This is more difficult than it might appear. Consider a set of products that are no longer sold by your company. Data on these products (prices, transaction details, geographic data, etc.) may be stored across several databases. This specific data may be of little use in predicting product sales, however, it might be essential in analyzing customer credit or fraud detection. If you don’t purge any of this data you are paying for storage that is wasted; if you purge it from some applications but not from others, you run the risk of losing the relationships across data items. For example, if you purge all “old” product information, what happens to your customers who purchased only those products? Should they be included in customer profile analyses?
Where Will Big Data Go?
In the 1980s there was an IT concept called the very large database (VLDB). These were databases that, for their time, were consider so large and unwieldy that they needed special management. As the size of disk storage grew and access speeds dramatically shrank, such databases were eventually considered normal, and the term VLDB was no longer used.
Such a fate awaits big data. Already we see big data becoming only a single tool in the IT support toolbox. As one example, IBM has taken its IDAA appliance, which was once a stand-alone hardware product, and physically incorporated it natively within its z14 mainframe server. As AI and machine learning software comes of age, they may well depend upon an internal big data storage solution.
Still, just as VLDB went from implementation within only a few companies to almost anywhere, big data solutions will become commodities. In fact, there are now offerings from many vendors of big data solutions that “scale”. In other words, you can try out a relatively small big data application and scale it up in size later if it provides value. The same holds true for many AI solutions.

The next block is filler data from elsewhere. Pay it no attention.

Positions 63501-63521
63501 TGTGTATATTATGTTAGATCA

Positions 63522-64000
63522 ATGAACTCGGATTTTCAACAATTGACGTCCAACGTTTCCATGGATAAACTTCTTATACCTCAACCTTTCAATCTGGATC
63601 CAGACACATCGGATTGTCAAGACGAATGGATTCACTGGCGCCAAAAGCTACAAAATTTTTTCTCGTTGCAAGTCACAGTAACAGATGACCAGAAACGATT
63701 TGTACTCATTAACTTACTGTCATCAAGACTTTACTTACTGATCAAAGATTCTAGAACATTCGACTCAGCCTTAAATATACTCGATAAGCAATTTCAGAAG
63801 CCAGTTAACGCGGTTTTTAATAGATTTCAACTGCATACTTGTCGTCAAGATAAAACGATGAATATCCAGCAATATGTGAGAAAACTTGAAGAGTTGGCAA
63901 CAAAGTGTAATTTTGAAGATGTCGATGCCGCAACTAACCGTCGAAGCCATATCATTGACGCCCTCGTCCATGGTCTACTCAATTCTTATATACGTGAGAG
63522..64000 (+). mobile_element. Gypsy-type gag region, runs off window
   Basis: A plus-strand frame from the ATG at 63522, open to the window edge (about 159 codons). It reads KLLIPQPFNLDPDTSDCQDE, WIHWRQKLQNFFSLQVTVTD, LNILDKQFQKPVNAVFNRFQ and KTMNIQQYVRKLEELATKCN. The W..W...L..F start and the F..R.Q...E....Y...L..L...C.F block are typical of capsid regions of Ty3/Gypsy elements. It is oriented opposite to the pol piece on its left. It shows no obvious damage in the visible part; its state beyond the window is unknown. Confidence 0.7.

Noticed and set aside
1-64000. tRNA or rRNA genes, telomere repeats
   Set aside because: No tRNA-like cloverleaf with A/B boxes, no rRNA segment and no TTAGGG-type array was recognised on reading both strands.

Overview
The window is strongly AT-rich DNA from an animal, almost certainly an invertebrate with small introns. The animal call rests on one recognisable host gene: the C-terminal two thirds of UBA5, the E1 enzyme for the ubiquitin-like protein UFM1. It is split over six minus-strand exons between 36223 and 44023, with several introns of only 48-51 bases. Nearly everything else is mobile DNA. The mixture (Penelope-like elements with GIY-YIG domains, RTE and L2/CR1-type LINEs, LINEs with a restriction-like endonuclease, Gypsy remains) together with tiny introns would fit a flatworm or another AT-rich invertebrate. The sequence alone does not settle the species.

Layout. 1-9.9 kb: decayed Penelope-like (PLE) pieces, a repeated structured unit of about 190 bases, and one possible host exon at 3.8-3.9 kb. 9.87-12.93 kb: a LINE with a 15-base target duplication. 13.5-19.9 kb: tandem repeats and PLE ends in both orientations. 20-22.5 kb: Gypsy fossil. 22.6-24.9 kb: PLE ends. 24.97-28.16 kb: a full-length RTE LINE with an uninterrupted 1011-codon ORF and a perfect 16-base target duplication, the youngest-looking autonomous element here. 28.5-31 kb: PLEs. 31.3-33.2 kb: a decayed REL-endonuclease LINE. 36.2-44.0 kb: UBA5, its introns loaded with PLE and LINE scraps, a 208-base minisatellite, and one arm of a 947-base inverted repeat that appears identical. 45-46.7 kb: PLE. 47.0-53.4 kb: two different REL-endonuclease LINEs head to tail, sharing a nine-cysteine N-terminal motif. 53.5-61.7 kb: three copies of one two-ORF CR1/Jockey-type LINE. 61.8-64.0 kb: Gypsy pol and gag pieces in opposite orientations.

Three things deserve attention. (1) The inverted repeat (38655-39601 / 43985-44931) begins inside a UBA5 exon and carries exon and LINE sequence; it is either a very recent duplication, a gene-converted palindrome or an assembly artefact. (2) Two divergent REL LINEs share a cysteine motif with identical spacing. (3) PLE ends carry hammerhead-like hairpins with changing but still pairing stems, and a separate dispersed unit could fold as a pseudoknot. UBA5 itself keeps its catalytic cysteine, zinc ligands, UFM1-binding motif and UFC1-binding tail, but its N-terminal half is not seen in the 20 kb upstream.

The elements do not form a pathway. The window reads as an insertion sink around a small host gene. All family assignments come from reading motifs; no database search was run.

The Future of AI and Analytics
Businesses will review AI and big data offerings and choose one or more that fit their needs. After performing a proof-of-concept test, they will implement the ones that provide the most value. Then comes the scary part. IT must find a way to coordinate multiple support processes across these multiple hardware and software platforms, including updating and maintaining the enterprise data model, performing data quality maintenance, and coordinating stale data purge. It will require staff with different skill sets and experience, and interfaces to many vendors.
Finally, IT must work towards federating all of these solutions. Even though they span different hardware platforms and come bundled with different software, IT must find a way to give access to all of the data to all of the solutions. This has already happened with the classic data warehouse. Warehouses contain dimension tables that provide the most common aggregation and subsetting definitions. These tables have already migrated into most big data applications, since business analysts will most commonly use these tables for analytics queries. In fact, it is also likely that big data queries will join tables within the big data application to warehouse base tables. The result is that many data warehouses have been moved into big data applications.
Clearly, your IT strategy must take into account this federation in the near future. Part of the original problem was identifying which platforms or solutions are best for analyzing what data. Federation addresses this by identifying a central interface for all of your analytics solutions. To make this work you must do capacity planning across all platforms and include all parties that will use analytical software in your federation solution.
And big data? It will still be with us, but it will take a back seat as the future highlights data federation and artificial intelligence solutions.